Volume 5, Issue 38
||September 20, 2012
|Don't destroy your brain with this
simple diet mistake
|Many years ago, when cholesterol became the latest heart disease threat, many people started avoiding high-cholesterol foods. Unfortunately, one of the foods they decided to avoid is crucial for good brain health.
The truth is cholesterol is good for your brain. In fact, your brain makes cholesterol. So it makes sense that this food would be good for your brain. But there’s another reason this food is good for you. So what is this great food people are avoiding?
They are avoiding eating eggs, particularly the best part – the yolks. What’s so great about eggs? Yes, eggs contain cholesterol. That’s why people think they’re bad for them. They think they will have a heart attack and die if they eat one! But that’s not true!
Egg yolks are the major food source of the essential nutrient choline. And maintaining optimal choline intake is crucial for brain function. Just last month a study published in the prestigious British Journal of Nutrition underlined this fact.
The study comes out of the Department of Nutrition at the University of Oslo in Norway. The authors looked at 2,195 men and women 70-74 years old. First, they evaluated the participants’ brain function using a series of three cognitive tests. Then they measured the amount of free choline in their blood (plasma).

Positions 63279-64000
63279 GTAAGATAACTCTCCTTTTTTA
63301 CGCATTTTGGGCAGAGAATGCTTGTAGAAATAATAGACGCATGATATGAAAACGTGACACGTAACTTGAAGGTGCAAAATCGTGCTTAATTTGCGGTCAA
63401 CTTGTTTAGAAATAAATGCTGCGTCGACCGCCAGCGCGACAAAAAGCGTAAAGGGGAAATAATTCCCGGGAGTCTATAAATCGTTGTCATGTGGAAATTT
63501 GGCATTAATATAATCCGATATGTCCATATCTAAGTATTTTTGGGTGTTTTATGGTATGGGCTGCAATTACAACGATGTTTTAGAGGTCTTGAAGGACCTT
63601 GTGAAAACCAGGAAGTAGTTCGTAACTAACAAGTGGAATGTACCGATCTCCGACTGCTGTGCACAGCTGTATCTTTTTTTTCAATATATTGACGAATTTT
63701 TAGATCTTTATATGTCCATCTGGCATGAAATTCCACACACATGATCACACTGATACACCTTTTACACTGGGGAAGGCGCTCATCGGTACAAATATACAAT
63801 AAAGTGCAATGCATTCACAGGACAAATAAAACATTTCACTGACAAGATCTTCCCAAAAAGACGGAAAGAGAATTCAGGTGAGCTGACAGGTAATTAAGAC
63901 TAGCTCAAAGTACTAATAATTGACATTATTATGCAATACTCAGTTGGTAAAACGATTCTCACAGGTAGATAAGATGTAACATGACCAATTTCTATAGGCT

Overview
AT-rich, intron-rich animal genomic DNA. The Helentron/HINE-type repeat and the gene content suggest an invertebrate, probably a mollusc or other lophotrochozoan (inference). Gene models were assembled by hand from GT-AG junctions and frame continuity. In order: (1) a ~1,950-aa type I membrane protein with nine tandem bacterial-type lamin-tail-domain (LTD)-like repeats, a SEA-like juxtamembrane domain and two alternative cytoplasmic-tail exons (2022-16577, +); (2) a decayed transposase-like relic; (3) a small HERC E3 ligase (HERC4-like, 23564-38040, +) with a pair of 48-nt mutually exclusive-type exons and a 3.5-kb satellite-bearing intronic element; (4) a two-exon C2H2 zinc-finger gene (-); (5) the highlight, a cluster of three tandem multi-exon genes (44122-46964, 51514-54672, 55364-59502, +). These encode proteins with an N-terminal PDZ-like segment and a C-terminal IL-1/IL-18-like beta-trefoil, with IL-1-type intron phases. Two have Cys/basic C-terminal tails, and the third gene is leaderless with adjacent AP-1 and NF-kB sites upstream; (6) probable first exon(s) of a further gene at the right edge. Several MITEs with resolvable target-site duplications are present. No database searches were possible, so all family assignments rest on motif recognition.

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They found that there was a particular level of choline that correlated with better scores. That level was over 8.4 μmol/l. Lower levels than this appeared to cause lower scores.
I routinely check the choline status in all of my new patients as part of their initial evaluation. I would say that about 20% of the time it comes up lacking. Additionally, the 2003-4 National Health and Nutrition Survey found that the older a person gets, the less choline they get in their diet. So much so that adults over 71 and older eat an average of only 264 mg per day. This is barely half of what they need.
One egg typically has about 125 mg of choline. The only other really good source for choline is meats. But let me please be fair to my vegan or otherwise anti-egg friends. There are other sources of choline than eggs. You can get the same amount of choline found in a single egg from 3¼ cups of nonfat milk or 3½ ounces of wheat germ.
Or, finally, if you want to keep it really simple, you can take one 500-900 mg capsule of phosphatidyl choline per day. That and your diet should keep you in the higher levels. You can order a high-quality phosphatidyl choline supplement by following this link.
Finding your Real Cures,
Frank Shallenberger, MD
Nurk, E, H. Refsum, I. Bjelland, et al. “Plasma free choline, betaine and cognitive performance: the Hordaland Health Study,” Br J Nutr. 2012 May 1:1-9. [Epub ahead of print]
Zeisel, S.H. and K. da Costa. “Choline: An Essential Nutrient for Public Health,” Nutr Rev. 2009 November; 67(11): 615–623.
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